Earlier this week we explored the principal’s role in establishing schoolwide communities of professional learners. But as members of those learning communities develop their own leadership skills, the principal descends from the sage on the stage role to engage in a second role -- as a democratically participating member of the community, working on a level plateau with the teachers, performing as a guide on the side. The principal has no more power, authority, or decision-making opportunities than the teachers.
Because teachers’ acquisition of new knowledge and skills is directly related to the improvement of instruction in the classroom, the principal’s continuous activity is serving as a model “learner.” The principal may communicate short pieces of text to teachers’ online (or in the office) mailboxes, with questions that will guide discussion at future meetings. The principal shares books, periodicals, newspaper articles and other items with staff members in the hallway, cafeteria, or parking lot, wherever they get an opportunity.
In addition, every one of the principal’s conversations or interactions with students, teachers, or parents must always carry some message about learning. The principal may ask a student, as they are walking down a hallway, what he is learning in mathematics class this week, and follow up with the same student two days later with an inquiry about that math class. The principal may inquire of a teacher as they cross the parking lot how a student is progressing with his reading comprehension, or share a paragraph in a book with a teacher while monitoring the bus loading, and ask the teacher what she thinks of the expressed idea about teaching science.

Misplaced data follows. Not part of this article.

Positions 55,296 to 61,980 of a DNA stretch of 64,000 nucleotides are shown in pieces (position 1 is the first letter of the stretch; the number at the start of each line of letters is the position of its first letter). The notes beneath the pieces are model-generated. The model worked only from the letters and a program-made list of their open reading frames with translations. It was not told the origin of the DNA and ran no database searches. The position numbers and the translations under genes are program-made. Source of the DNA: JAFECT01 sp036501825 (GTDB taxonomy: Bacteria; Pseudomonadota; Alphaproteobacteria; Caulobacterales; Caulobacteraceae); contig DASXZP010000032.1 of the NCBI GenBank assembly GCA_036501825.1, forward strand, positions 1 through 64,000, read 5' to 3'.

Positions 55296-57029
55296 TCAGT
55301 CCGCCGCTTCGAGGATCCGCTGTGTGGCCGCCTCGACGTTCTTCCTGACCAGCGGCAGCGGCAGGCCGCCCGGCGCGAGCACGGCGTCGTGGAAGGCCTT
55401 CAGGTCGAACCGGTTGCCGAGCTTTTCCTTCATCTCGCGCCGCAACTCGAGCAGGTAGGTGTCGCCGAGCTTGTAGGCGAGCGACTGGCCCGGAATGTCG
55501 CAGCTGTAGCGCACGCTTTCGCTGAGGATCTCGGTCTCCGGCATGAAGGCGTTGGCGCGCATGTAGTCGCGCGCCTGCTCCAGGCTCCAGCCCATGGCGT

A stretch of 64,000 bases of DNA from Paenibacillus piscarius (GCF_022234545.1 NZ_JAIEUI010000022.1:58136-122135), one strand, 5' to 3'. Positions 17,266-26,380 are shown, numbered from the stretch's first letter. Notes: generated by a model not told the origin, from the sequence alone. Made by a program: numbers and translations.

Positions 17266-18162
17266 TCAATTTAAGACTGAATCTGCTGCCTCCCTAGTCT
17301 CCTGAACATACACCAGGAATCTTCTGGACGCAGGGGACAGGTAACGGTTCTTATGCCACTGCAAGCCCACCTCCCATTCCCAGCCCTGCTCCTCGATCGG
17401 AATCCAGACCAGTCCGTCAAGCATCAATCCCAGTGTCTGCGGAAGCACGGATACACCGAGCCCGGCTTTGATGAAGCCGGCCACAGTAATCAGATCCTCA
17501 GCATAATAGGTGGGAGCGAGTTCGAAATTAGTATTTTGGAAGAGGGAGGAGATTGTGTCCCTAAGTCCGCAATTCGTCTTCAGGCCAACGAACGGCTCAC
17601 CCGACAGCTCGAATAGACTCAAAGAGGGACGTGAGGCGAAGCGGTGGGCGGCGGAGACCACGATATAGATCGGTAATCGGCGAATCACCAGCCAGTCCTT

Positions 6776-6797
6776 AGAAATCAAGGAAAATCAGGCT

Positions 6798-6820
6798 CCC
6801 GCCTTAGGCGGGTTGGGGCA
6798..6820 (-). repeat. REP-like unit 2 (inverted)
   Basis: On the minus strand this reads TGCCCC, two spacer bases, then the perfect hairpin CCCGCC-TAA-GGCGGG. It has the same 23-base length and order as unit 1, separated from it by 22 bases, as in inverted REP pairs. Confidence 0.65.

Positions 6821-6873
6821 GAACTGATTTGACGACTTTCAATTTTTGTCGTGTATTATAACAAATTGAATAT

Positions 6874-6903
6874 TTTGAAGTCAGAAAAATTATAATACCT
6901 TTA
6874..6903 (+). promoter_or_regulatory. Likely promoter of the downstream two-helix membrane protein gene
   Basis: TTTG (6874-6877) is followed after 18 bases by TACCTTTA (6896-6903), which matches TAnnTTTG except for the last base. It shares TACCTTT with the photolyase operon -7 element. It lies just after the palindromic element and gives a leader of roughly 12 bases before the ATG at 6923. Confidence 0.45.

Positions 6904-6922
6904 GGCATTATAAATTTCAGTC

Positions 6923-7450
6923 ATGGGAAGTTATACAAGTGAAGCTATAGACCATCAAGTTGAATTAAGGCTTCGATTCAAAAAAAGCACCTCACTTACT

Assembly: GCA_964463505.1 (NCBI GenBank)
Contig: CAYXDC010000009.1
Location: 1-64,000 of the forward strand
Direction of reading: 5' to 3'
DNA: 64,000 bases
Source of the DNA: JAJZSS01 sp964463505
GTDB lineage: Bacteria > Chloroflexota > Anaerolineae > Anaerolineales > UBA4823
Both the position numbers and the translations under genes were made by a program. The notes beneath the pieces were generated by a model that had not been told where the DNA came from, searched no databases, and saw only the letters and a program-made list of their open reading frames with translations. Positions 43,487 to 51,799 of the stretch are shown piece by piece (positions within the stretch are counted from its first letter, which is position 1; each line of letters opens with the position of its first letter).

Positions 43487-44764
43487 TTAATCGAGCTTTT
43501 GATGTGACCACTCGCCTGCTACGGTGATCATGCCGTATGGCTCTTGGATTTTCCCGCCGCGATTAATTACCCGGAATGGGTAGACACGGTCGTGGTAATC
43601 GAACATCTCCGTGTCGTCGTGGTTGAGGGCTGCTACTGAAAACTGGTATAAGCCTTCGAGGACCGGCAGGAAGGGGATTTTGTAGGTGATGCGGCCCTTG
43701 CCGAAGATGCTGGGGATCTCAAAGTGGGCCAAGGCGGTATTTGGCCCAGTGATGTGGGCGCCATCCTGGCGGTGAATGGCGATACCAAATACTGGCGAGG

In numerous ways, the principal expresses interest, energy, and enthusiasm to parents and teachers about their students’ learning success. The principal promotes new strategies and provides new resources that will support teacher and student learning. In all ways, the principal makes clear that the primary goal of the school is learning for all, and the most important thing the principal can do to support learning for the professionals, as well as the students.
Scholar Laureate, Learning Forward
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